Stu Neighbour

Learning Below the Line

There’s a story out of Rotorua in NZ that has lessons for the learning industry if we choose to go deep and follow real innovation.


The guts of it is that the river rafting company that relies on tourism (in the L&D biz that would be classrooms) sees the industry being seriously disrupted for the foreseeable future. So rather than close, they pivot but stay true to the deeper theme within the industry.

What I mean by that is that rather than run virtual rafting experiences or continue to try doing the same thing, but on a smaller scale, they’ve looked at the deeper themes of what tourism is about and run with that.

So, they identified the below the line theme of sustainability that tourism is aligned with and pivoted to that theme rather that stay above the line in the same industry. What did they do? They flipped to landscaping with the focus of building edible backyards.

Still using their experiences and skills but in a different way. A sustainable way. And when the tourists come back, they will be ready for them. If they choose to be there.

In the learning industry, the reactionary response to the changing circumstances appears to have been to convert classroom sessions into webinars. This will work for awhile but its still an above the line change. It’s still running a traditional way of learning, but on another medium.

And I get that need to stick with what you know but what I’m suggesting is as we satisfy short term client needs, the learning industry take this opportunity to influence below the surface for more long term gains. There may be less $ upfront and more faith required in a different process, but I know which of the choices are more fragile in the long term.

So, think less about the method of delivery. That’s above the line artifacts and not what where the real value is. Instead, let’s look at the deeper themes around accessibility, inspiration, safety and experimentation. For example, lets see L&D step in as the curator of learning and connector of shared experiences, enabling employees to be more autonomous and self-directed in their continuous learning journeys.

Let’s shift from the traditional focus on static stocks of knowledge (a course mindset) to consideration for information flows. Online content within the walls of an LMS (do not get me started) can be outdated pretty quickly. Like driving a new car off the yard.

Instead of simply replicating classroom experiences in an online environment, this is an opportunity to shift our thinking to consider a broad spectrum of alternatives. There will never be a better opportunity for tapping social tools like Microsoft Teams, Yammer, Zoom, etc to unlock the knowledge trapped within our organisations – especially as more and more people use these channels as their default way of communication going forward.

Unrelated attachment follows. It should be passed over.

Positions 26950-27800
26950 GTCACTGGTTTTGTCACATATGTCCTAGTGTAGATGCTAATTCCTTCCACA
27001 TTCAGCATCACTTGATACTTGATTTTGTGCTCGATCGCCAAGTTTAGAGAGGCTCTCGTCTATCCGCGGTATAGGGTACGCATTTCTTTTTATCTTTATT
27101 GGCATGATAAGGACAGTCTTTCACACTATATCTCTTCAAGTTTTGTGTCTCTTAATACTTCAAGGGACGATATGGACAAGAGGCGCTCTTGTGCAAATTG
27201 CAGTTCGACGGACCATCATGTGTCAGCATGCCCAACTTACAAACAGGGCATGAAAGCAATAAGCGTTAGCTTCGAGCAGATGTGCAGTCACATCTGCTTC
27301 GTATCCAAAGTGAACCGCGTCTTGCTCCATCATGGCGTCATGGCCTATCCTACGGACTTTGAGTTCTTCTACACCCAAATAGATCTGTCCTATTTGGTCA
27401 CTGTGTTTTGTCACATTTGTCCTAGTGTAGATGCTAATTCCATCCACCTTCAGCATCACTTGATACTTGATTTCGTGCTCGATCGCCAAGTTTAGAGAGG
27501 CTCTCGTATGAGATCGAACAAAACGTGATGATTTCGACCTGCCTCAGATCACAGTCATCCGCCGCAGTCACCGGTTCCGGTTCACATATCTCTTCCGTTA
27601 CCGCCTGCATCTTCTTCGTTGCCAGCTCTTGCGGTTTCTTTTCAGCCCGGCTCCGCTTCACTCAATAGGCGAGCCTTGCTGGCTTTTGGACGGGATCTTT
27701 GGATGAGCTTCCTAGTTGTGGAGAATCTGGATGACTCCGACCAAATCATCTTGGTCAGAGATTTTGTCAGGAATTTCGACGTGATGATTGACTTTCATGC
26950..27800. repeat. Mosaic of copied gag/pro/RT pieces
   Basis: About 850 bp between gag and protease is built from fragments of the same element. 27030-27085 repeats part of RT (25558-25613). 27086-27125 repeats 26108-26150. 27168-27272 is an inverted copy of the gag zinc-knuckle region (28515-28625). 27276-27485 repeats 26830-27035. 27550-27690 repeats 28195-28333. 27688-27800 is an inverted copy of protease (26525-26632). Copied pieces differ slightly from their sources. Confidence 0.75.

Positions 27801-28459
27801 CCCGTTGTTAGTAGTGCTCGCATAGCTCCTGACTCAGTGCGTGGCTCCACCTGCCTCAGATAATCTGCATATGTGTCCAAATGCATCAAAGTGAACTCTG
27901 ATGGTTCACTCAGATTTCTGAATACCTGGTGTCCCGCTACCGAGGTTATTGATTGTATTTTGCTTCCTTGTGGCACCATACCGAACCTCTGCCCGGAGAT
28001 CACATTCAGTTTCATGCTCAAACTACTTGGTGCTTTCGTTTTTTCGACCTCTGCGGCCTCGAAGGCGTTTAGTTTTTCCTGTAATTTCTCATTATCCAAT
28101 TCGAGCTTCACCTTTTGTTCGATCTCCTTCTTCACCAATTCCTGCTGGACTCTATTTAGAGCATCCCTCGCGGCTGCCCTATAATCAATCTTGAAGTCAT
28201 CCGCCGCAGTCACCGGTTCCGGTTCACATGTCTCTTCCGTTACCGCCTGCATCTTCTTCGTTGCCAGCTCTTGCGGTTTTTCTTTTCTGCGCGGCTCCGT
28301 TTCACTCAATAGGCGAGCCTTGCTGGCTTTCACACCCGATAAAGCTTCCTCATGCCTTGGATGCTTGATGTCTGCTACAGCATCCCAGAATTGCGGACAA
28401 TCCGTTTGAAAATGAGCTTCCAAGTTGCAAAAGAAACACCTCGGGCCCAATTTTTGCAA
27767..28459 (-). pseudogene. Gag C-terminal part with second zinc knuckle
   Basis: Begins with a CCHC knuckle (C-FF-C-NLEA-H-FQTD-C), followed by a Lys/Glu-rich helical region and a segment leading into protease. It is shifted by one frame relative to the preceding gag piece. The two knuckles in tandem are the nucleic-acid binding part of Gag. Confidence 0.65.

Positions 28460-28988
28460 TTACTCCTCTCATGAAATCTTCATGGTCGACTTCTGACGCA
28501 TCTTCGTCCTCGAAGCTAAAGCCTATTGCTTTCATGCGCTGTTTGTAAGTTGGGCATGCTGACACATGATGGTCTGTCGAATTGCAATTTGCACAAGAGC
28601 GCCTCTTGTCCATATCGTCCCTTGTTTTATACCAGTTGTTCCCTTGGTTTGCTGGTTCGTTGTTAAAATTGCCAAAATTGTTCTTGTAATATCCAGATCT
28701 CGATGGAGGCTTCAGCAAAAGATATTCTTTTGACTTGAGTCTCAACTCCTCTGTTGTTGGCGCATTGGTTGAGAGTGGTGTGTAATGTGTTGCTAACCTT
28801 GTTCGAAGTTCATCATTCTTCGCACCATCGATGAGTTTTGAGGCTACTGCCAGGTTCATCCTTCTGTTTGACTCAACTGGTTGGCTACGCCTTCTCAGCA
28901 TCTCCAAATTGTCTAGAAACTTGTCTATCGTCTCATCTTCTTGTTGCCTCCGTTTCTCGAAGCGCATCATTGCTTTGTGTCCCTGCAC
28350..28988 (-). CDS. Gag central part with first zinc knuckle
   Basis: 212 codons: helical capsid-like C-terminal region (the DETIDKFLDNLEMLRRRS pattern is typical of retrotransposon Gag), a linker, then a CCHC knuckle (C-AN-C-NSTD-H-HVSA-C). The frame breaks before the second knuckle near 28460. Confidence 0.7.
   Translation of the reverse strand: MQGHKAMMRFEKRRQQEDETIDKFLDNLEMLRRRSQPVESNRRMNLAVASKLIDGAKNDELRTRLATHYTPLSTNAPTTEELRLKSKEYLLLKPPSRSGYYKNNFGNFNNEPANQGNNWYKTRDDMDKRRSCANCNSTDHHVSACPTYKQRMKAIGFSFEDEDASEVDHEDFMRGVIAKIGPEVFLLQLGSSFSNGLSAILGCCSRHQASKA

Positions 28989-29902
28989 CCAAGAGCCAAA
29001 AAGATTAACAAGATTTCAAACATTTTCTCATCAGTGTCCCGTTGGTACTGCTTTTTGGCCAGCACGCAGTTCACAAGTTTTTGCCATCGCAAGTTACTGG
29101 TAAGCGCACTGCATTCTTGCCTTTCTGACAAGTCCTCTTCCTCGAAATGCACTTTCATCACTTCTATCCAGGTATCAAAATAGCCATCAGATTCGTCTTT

With the speed of today’s world and the shrinking shelf life of knowledge, we should be enabling our organisations by digging deeper into the rituals, beliefs and mental models that are guiding the organisation and its people every day.

That means doing more curating from experts. It means helping the experts learn efficient ways to share what they know. Because what is in their head is not easy for others to get into theirs. Let’s amplify the experts and make their message easier to learn and apply. Experience, as we have learnt through certain world leaders, doesn’t mean you can do the job. Or that you have useful knowledge to share. It’s just that you’ve done stuff before. You may have screwed it up every time but that’s still experience right? Instead, lets value those that are masters in their craft and turn their content into stories that engage the heart as well as the head.

Learning needs to look outside its vertical to see what others are doing. The important thing is to try new things… experiment, tinker, practice – call it what you will. Call it a ‘pilot’ – though for the next couple of years isn’t everything going to be one as we navigate through these transitional times?

The more learning looks for what is happening below the line in the organisations they are a part of, and goes to that place with intent and expertise, the better the outcome for the individuals that are trying to figure all this stuff out.

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